From the Stands : The Rolling Thunder Show
by T.M. Roe
The Rolling Thunder Show. Let that sink in for a minute. Now some of you just stopped reading and thought this is not what I was looking for here. Think about it. When was the last time you made it to a Grand National dirt track race…if ever? If it’s been a few years you had better read on.
Every year Daytona rolls around and kicks off a new season and some of us tell ourselves that this is the year we’re going to a few races. But alas, some noble cause–a new porch, that unavoidable family reunion, maybe even that antique show your wife just can’t miss–stops us cold in our tracks. Well, shake yourselves, you’re not getting any younger and maybe someday if the AMA doesn’t wake up and smell the coffee it will all be gone and you will have missed some of the most incredible racing on earth! Oh sure, you say you go to a lot of other races maybe a Supercross or two or even an occasional road race. Now let’s get one thing straight right now. By no means am I trying to convince anyone not to go to these races, I do it myself.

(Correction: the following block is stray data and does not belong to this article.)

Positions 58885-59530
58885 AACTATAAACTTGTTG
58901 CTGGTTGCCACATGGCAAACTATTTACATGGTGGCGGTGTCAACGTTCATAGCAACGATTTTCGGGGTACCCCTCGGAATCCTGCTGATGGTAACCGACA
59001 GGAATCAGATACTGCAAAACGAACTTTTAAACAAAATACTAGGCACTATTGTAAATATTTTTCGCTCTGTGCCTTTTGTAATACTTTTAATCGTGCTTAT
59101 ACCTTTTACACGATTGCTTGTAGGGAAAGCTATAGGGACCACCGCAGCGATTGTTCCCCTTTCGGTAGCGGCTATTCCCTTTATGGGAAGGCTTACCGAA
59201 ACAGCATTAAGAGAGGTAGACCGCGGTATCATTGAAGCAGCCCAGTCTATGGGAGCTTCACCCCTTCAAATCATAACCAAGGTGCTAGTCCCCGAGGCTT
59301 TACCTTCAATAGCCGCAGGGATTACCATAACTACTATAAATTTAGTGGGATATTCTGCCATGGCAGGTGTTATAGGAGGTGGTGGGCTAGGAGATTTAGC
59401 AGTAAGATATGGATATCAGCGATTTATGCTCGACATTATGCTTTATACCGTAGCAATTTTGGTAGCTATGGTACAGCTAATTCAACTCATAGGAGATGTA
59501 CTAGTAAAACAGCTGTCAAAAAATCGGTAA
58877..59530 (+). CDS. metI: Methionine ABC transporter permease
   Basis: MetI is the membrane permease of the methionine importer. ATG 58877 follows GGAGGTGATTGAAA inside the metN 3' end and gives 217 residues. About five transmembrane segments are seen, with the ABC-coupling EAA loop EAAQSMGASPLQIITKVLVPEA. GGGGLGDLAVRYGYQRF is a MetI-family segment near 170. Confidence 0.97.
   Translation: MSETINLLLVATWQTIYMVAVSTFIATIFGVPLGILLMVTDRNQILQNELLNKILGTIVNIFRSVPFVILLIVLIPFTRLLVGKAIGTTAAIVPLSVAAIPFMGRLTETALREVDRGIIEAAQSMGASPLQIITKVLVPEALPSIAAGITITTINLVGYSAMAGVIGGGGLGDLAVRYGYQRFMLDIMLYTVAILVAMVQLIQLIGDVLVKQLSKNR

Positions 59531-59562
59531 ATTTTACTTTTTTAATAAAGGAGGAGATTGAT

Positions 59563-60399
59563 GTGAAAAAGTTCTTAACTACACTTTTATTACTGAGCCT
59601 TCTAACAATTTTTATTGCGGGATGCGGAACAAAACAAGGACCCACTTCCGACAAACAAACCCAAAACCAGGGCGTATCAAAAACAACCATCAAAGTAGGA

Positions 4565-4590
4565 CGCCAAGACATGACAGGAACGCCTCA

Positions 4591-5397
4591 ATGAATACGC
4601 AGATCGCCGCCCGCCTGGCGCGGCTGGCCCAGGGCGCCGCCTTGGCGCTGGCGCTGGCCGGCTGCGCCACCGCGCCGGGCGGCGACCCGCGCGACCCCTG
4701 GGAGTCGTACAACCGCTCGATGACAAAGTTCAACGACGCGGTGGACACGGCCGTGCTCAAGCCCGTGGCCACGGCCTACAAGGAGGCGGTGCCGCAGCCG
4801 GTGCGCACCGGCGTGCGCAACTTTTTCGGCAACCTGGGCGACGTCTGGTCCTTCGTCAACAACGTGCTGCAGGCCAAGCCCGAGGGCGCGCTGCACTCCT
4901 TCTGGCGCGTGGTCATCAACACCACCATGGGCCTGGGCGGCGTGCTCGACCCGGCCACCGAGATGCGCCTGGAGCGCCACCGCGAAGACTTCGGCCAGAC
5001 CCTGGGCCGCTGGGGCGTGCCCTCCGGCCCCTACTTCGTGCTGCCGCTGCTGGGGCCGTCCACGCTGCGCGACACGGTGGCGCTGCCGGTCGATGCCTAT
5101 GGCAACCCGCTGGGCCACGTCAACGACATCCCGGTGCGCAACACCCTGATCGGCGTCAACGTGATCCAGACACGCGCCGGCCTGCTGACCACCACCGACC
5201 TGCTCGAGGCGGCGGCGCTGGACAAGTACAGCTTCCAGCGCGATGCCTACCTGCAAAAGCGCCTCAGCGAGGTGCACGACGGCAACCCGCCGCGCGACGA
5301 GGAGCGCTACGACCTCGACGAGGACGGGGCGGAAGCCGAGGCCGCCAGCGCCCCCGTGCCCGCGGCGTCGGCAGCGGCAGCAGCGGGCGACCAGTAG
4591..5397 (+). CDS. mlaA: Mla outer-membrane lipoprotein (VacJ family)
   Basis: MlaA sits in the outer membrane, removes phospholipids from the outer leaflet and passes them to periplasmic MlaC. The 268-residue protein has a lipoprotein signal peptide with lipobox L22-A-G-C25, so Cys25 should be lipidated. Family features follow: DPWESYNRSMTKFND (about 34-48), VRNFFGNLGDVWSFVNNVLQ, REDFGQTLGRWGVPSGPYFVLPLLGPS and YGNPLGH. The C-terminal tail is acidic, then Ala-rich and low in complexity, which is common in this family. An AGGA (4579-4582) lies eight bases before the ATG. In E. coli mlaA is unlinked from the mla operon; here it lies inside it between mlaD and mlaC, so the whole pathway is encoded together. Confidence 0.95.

Take Supercross. I try to attend a couple of events a year and I’ve even gotten over having beer spilled on my family and me. It’s just what happens when you have that many people stuffed too close together for that long. The fights don’t bother me as much as they used to either. But as I look around the stadium I am seeing fewer and fewer motorcycle fans. This bothers me. I know we’re trying to grow the sport by attracting larger crowds, in more cities, and bring in big-time TV money so that we can start to pay these young professionals what they are worth. But it just seems very strange to me that I am sitting there surrounded by many of the same people who were in the stands last week for the big Mud Bog show. I know that everyone who goes to a Tractor Pull doesn’t own a tractor and I am almost certain that only a small fraction of the people in the stands for a NASCAR race have ever actually driven any type of race car. But these people are starting to turn me off.